TMG reader, Stephanie, uses manure cleaned out of her barns that is mixed with straw and hay. Having good manure, free from residual herbicides, that will add energy to the soil as talked about by notable soil scientist, Richard Parnes, is a good resource. (organic residue post; residual herbicide post)
BUT, there are things we need to keep in mind.
- It’s important to note that manure is best used in combination with other good practices like crop rotation, covering the soil, and cover cropping when you’re able to do it. That way you increase your benefits.
The USDA Organic Program outlines certain guidelines for using manure for farms and gardens that wish to be certified organic. Even if we’re not interested in being certified this a good place to start to know what we need to be aware of.
All animal manure is considered raw unless it’s composted meeting certain requirements:
- The initial* Carbon to Nitrogen ratio of between 25:1 and 40:1 must exist for the blend of materials in the pile.
Carbon to Nitrogen ratio is usually referred to as C:N ratio. It’s more commonly referred to as browns to greens. Browns are things like straw, hay, leaves, etc. Greens are manures, grass clippings, etc.
(*The initial C:N ratio eventually lowers itself during the composting.)
- Temperatures between 131ºF and 170º F must be sustained for 3 days when using an in-vessel or static (unchanged) aerated pile system. For those who may not know — it’s possible to create (or fix) a compost pile so that air circulates inside the pile and thus, you don’t have to “change” it (turn it).
- Temperatures between 131º F and 170ºF must be sustained for 15 days using a windrow composting system. A windrow system is basically materials piled up to decay. During these 15 days the materials must be turned a minimum of 5 times and this period must be followed by an adequate curing period.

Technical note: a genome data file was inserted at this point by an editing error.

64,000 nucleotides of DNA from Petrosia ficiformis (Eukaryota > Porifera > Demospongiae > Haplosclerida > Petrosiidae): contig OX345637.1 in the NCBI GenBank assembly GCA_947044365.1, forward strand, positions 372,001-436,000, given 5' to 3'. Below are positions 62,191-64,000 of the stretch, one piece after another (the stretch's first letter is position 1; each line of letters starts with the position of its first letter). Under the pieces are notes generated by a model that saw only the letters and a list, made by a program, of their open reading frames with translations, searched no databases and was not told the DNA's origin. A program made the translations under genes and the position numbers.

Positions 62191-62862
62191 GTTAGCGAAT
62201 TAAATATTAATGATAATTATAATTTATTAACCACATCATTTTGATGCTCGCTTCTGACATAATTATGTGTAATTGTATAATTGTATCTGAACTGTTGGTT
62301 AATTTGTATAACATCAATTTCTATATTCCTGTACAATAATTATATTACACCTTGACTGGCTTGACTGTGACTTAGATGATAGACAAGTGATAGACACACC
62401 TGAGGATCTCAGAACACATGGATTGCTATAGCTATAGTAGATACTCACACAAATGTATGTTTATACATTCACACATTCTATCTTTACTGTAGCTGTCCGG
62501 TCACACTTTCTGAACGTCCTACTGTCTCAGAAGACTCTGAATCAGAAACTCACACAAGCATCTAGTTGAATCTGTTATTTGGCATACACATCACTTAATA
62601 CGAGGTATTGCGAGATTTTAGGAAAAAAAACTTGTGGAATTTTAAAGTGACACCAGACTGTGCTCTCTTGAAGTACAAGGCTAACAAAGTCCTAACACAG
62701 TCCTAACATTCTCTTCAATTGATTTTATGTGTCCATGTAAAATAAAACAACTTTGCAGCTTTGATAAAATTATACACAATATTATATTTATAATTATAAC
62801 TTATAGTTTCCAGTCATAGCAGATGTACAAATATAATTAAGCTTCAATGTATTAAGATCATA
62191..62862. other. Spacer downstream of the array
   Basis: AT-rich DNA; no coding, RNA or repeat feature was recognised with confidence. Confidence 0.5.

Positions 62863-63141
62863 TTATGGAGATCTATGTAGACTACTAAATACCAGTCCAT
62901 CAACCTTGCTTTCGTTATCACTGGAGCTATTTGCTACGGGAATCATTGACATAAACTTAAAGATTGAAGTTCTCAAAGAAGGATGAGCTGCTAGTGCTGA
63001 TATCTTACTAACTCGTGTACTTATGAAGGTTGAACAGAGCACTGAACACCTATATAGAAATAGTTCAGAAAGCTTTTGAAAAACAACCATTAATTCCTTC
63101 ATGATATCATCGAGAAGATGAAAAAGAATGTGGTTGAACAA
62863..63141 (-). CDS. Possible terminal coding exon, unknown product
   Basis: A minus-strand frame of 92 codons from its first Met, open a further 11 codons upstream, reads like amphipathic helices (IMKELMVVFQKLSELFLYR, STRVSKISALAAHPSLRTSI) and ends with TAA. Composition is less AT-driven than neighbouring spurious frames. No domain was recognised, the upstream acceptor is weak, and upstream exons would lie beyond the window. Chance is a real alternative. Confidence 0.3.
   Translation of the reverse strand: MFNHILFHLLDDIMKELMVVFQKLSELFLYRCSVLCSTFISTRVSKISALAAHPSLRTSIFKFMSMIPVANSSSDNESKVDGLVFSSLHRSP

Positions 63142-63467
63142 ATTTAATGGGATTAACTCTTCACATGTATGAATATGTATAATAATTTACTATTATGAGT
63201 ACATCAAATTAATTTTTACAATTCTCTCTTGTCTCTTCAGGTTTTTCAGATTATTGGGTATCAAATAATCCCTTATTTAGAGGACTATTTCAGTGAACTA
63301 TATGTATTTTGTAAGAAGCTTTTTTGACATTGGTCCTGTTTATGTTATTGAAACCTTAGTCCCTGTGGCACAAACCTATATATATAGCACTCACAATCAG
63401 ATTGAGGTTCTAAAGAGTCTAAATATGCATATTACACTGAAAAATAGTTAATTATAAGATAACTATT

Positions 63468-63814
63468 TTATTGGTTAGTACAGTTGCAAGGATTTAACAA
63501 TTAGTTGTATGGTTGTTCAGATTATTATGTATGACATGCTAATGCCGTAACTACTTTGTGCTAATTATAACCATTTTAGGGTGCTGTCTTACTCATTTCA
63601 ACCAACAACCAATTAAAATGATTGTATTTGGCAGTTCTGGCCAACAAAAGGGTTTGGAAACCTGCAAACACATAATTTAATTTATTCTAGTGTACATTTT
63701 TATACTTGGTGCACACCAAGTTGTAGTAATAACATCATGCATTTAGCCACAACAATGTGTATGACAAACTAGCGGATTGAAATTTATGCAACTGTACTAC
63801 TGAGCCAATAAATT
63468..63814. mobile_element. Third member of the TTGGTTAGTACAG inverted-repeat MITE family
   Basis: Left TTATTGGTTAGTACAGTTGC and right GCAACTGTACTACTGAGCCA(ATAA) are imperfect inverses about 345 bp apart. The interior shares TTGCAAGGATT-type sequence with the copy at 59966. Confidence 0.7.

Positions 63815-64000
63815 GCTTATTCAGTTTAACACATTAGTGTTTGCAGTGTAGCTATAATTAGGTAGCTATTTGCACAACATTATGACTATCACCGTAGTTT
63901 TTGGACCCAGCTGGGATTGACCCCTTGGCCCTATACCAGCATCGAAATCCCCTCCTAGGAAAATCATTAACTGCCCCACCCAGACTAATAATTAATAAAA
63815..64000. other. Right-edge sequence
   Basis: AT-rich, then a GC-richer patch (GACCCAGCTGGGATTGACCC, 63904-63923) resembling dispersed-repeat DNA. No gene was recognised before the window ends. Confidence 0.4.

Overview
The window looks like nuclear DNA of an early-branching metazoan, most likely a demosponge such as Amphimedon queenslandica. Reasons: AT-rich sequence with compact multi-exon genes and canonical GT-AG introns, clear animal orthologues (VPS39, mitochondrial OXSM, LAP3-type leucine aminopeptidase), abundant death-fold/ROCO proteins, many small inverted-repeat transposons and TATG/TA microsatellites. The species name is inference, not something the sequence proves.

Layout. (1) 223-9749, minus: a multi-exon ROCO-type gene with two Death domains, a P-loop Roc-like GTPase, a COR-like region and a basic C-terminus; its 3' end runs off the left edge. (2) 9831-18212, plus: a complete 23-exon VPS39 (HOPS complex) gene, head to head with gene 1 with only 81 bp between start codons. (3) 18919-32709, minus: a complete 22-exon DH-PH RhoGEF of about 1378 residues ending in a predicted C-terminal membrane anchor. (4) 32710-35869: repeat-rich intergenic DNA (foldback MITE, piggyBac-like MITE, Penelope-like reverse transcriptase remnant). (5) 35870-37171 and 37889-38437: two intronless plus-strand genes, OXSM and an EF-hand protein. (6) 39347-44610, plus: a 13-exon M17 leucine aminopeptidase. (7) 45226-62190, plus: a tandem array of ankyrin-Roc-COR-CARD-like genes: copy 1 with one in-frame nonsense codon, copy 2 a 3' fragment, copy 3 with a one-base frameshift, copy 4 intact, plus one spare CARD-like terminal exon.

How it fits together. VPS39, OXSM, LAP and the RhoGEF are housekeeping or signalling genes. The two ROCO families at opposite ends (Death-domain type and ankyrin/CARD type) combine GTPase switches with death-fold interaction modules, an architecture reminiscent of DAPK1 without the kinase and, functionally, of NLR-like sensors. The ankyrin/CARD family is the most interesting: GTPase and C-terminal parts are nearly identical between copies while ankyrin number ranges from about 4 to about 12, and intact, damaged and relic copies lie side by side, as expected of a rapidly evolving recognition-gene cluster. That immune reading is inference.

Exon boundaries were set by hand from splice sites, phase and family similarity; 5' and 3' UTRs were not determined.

(After the heating process is complete the compost continues to decompose and this period is called curing. It usually lasts about 45 days.)
Fresh manure (that not composted in accordance with the above requirements) can possibly transmit disease.
Thus, the National Organic Program guidelines for it’s use on crops intended for human consumption are:
- It must be incorporated into the soil not less than 120 days prior to the harvest of root crops (crops that have direct contact with the soil)
- it must be incorporated into the soil not less than 90 days prior to the harvest of crops whose edible portion is above ground.
Why Composted Manure Might Be Best
Most sources concur that composted manure is best. Here are a few reasons to consider why that may be true.
- Raw manures can definitely increase weed problems.
Horse manure in particular is noted for that. Weeds can even come from the bedding material like straw and old hay that are mixed with the manure when it’s allowed to sit and decay as in cold composting.
You still get steam from a cold composted manure pile, but it’s not considered at hot pile until temperatures of 131ºF to 170º F are maintained. Those temperatures will kill the weed seeds as well as any harmful pathogens.
- When composted, manure becomes humus. Nutrients are then more stabilized. The composted manure in its final stage as humus is much less likely to cause nutrient imbalances as raw manure is said to do.
- The composted manure can be applied directly to growing crops without health consideration.
- Composted manure does not need to be incorporated into the soil, but can be laid on top. (When doing so, I would suggest covering with straw (or leaves, etc.) to prevent oxidation of the good stuff it contains.)
Another fact – just for your information:
All manures are different. What nutrients they have in them depends on what the animal eats, their weight gain, and whether or not they produce a product (like milk).
Mr. Parnes, soil scientist, in his book Soil Fertility states
- young animals produce poorer manure than mature animals
- milk producers generate poorer manure than non-producers
- work animals like horses produce manure with more nutrients. (They need only carbohydrates, and most nutrients in their feed passes through them.)
Because manure has the definite potential to spread pathogens to humans, it’s good to be armed with at least the basic knowledge of what should be done to prevent that.
If you have good manures, free from residual herbicides, you have a great resource of organic materials that can make your garden even better. Armed with the information I’ve shared, you can make it work for you to an even greater degree.